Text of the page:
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Carcinogen Levels In Smokers Dramatically Decreases After Switching To Vaping

Carcinogen Levels In Smokers Dramatically Decreases After Switching To Vaping


Carcinogen Levels In Smokers Dramatically Decreases After Switching To Vaping

While the vapor industry continues to grow in the U.S. and international markets, seemingly more evidence emerges every day confirming what we vapers already suspect: vaping is a much better alternative for smokers who are addicted to combustible cigarettes. The latest study, published by Oxford Academic found that someone's carcinogen intake was reduced by 57 percent after one week vaping instead of smoking cigarettes, and levels were further reduced by a whopping 64 percent after two weeks.

This is good news for vapers that believe in the power of harm reduction. Dangerous levels of cancer-causing carcinogens are found in cigarette smoke, a fact that's long been noted by the American Cancer Society as a leading cause of cancer due to cellular-level DNA changes. Some carcinogens don't affect DNA directly but can still lead to cancer in other ways. For example, they may cause cells to divide at a faster than normal rate, which could increase the chances that DNA changes will occur.

Vapor products have been falsely linked to producing carcinogens, largely due to faulty testing techniques. But researchers and scientists (mostly in studies outside of the United States) have found that the carcinogen level of nicotine (the common link between vapor products and tobacco) makes up a fraction of the carcinogen levels in cigarettes, with a host of other toxic compounds producing most of the carcinogens in cigarettes.


One of the interesting facts about the study was that, unlike most research into the benefits of quitting smoking by way of vaping, this research was conducted in the United States. Testing was led by Dr. Maciej Goniewicz of the Roswell Park Comprehensive Cancer Center in Buffalo, New York. The fact that the Goniewicz study is based in America may be crucial in gaining acceptance from U.S. public health agencies including the federal Food and Drug Administration (FDA) and Centers for Disease Control and Prevention (CDC).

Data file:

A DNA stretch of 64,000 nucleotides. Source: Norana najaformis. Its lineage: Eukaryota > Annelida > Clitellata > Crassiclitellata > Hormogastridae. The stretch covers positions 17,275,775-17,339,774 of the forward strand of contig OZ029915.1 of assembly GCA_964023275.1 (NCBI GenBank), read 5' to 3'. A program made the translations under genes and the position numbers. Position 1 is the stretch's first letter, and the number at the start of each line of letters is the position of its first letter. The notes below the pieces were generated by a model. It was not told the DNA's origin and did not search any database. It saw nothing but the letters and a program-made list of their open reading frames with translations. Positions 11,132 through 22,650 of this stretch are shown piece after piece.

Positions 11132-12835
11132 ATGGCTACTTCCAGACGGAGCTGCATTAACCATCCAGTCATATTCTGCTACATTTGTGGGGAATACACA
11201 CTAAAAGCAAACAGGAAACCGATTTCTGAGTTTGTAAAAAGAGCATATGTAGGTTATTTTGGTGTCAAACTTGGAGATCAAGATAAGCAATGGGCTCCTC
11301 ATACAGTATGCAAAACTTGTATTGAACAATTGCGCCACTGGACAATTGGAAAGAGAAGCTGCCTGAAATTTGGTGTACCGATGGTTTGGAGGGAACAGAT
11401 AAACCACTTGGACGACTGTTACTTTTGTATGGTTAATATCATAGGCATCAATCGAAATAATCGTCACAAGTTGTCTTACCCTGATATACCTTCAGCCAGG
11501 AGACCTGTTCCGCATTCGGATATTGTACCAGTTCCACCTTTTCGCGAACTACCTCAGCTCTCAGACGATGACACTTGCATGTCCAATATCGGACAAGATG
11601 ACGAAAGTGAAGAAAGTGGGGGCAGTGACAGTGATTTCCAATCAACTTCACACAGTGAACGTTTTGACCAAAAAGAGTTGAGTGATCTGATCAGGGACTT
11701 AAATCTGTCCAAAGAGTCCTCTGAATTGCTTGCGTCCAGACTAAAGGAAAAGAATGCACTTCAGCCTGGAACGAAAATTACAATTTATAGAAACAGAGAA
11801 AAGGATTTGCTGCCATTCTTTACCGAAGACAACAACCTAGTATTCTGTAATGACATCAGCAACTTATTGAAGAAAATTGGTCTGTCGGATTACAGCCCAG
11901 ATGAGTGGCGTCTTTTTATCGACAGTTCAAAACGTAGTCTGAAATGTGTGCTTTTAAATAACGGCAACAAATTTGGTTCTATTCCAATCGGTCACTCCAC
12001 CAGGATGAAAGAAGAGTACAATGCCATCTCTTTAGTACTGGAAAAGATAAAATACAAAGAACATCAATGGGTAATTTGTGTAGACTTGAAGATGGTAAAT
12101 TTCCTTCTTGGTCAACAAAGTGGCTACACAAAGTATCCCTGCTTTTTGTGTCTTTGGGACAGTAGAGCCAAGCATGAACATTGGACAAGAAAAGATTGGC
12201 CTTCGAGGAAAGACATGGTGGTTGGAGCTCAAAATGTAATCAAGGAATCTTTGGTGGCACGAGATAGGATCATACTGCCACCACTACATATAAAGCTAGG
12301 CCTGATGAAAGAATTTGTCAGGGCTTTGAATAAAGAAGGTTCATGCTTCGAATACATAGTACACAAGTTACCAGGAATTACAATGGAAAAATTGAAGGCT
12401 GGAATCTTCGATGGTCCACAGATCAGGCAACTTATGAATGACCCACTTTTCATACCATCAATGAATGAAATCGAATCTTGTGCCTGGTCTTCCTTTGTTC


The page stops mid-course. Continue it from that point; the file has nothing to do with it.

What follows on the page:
Research started with 20 different smokers who agreed to quit cigarettes and take up vaping for two weeks. The scientists measured for 17 major carcinogens associated with combustible cigarette smoke, 13 carcinogens related to tobacco cigarette ingredients, 7 different metabolites, 4 polycyclic aromatic hydrocarbons (fluorene, naphthalene, phenanthrene, pyrene), and 8 volatile organic compounds (VOCs).

Researchers determined that switching to vaping for just two weeks significantly decreased carcinogenic intake for smokers, and estimated that making the switch resulted in a 61 percent chance that the smoker can quit permanently. Throughout the study, about 45 percent of the participants were able to quit altogether for two weeks, though just over half the participants found themselves smoking at least part-time before the two weeks were up.


There are a number of problems with this study, one of which is the small control group from which these conclusions were drawn. However, it represents a significant step forward for the United States, which has been overly reluctant to acknowledge any potential benefit from vaping.

Here in the vaping community, we’ll continue to monitor the ongoing research into potential health benefits for smokers who deal with toxic carcinogens and the harmful effects associated with them.